Are you thinking about the little things?


Are you thinking about the little things?



As a continuity professional, and more often for the businesses that I support, there is a tendency to see the major hurricane or other large scale events as that which will disrupt a business. All too often, our employees want to be a part of a continuity exercise that sees a catastrophe; something big. However, sometimes it is the little things that make the biggest impact. That is why an “All Hazards” approach to testing is important.


Earlier this year, in one of our North American offices, an employee needed to a make a routine stop to the washroom. Instead of using their hand to flush, they decided to use their foot instead. Though the intent was to avoid germs on the hands, the person succeeded in dislodging the pipe behind the toilet starting a flood that would close the office for two days. Did the employees take their laptops home? Did they lose their personal belongings? Were they prepared for this to happen? Nobody could predict that this would happen, it’s not like our favorite meteorologist was predicting a flood for days in advance.

On another occasion the tenant space above one of our largest offices saw a small fire turn into 5,000 gallons of water pouring from our overhead sprinkler system. I am not exactly sure what caused the fire, but I did hear that it started in the kitchen…probably in the microwave. Again, nobody could predict that this would happen. It was a normal day and yet another example of an incident where the hum-drum of the workday turned into a three month outage.

Training for a mundane event is not very glamorous, but it needs to be considered when running an exercise. This past year, that is exactly what we did for our continuity teams. When we traveled to our major offices, we developed a two part module showing the events of a flooded office caused by a small fire. Were the teams dazzled by this? Yes. Not only did it get their attention, but since it was real and happened to another office within the organization, the teams could better relate to the incident. Using this approach of sharing a real incident made it more impactful for the participants of each of the performed exercises. It also provided evidence for how the crisis management team interacted with one another and who should have a seat at the table.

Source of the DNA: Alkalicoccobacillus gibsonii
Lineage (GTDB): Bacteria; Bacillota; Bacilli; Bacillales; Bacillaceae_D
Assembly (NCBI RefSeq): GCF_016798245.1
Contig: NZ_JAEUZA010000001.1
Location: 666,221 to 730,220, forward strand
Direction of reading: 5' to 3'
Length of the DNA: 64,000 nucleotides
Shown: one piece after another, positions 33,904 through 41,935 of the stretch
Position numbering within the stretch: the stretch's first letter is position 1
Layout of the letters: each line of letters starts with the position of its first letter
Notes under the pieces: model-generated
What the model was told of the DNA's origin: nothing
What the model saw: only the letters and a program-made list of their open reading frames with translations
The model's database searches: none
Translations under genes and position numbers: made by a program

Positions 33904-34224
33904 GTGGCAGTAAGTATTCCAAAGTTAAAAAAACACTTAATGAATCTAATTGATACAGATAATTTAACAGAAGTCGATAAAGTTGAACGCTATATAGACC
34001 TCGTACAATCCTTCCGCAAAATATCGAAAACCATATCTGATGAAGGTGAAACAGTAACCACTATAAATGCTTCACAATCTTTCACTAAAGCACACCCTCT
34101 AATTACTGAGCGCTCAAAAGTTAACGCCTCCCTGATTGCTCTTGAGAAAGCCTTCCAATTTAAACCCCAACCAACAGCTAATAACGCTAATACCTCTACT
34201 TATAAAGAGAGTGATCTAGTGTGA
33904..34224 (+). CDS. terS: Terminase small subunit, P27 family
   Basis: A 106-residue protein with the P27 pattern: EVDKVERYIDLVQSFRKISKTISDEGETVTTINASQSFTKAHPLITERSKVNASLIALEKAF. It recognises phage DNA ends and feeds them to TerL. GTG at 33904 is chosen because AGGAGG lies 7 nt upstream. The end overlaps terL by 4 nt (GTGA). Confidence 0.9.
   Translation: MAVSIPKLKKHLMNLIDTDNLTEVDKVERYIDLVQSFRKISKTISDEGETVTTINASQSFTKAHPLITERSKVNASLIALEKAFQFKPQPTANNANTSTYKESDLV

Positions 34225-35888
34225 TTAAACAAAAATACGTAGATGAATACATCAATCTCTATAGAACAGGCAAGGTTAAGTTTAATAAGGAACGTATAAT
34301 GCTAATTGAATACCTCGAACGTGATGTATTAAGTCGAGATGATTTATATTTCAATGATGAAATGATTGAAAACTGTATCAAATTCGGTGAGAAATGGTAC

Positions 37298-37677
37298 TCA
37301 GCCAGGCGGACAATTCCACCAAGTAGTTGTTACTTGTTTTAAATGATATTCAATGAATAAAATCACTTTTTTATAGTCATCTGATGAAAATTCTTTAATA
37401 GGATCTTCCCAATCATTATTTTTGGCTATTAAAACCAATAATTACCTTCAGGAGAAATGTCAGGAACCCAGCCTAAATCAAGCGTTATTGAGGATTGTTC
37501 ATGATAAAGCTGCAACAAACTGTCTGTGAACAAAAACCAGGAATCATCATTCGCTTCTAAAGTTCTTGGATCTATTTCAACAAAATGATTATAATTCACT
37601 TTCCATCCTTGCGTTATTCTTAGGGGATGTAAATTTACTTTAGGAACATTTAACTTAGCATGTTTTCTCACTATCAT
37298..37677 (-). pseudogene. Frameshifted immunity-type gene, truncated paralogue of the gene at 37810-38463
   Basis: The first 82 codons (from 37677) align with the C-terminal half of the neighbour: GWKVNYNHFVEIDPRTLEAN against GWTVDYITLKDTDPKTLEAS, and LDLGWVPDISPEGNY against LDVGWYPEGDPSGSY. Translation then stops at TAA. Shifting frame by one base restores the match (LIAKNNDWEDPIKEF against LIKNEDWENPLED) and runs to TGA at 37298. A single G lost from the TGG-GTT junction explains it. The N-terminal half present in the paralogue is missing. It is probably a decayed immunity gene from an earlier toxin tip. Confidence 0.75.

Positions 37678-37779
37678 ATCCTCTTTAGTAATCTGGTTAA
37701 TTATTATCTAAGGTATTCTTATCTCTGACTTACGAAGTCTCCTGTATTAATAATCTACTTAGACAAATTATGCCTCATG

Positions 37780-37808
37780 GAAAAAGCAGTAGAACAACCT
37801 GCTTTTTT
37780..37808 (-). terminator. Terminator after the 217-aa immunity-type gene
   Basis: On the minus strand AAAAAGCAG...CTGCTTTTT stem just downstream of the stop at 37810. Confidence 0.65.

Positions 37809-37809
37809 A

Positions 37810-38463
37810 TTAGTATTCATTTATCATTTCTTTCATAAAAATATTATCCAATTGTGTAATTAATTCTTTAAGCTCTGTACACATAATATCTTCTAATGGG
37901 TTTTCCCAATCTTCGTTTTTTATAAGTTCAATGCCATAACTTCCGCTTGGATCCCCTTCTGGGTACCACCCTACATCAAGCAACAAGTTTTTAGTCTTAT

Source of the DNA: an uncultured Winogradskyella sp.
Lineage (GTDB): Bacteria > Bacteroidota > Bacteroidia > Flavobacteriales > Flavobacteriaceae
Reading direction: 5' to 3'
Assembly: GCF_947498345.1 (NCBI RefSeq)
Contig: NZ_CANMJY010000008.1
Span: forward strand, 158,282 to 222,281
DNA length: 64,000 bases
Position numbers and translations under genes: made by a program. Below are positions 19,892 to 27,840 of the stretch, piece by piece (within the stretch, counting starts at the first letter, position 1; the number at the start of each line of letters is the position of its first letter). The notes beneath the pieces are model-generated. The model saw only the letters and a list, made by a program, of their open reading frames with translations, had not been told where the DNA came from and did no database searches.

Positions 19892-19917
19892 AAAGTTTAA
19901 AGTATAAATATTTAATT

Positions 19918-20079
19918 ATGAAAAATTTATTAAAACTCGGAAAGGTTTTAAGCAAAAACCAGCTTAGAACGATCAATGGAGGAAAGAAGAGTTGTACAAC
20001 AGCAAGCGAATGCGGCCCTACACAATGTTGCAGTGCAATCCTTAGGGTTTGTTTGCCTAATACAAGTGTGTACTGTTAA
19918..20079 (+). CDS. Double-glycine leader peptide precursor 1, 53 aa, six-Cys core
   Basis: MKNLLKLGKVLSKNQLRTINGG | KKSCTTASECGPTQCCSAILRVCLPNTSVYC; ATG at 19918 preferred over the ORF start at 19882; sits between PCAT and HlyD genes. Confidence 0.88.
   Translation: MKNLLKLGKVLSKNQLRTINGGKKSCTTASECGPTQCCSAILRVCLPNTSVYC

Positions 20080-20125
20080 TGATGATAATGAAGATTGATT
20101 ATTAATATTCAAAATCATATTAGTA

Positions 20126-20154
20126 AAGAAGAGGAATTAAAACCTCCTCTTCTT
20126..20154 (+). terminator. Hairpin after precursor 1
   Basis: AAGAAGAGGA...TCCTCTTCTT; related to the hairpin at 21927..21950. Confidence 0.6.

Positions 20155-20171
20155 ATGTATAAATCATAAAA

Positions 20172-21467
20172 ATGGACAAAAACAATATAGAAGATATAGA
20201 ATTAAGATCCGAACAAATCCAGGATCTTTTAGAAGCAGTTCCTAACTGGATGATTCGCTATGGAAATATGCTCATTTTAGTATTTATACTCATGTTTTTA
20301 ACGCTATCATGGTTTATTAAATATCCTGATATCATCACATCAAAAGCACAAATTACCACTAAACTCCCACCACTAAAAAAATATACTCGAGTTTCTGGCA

Team members from Real Estate, Information Technology, and Operations Management each had a role, and worked together to get the impacted office back to business as usual. They used their expertise by bringing in project managers, inspectors, and finance to bring back the office, while the branch managers established work groups and morale boosters (ex. Pizza parties) to show dedication to impacted employees.

When looking at the types of exercises you do, it is important to think about the day-to-day along with the large event. Leadership will challenge you on the probability of the big events and that is where you add in the small things, the mundane every-day hum drum that make an impact. The big event is not the only way to get your stakeholders engaged in continuity. Providing them with something real, and show them the impact of what could happen with no warning. Sometimes it is the little things that make the biggest impact. Consider an“All Hazards” approach to your continuity programs.






  About the author: Dan Olbur :Manager, Crisis Management and Business Continuity, Gallagher

  Source: Business Continuity Institute

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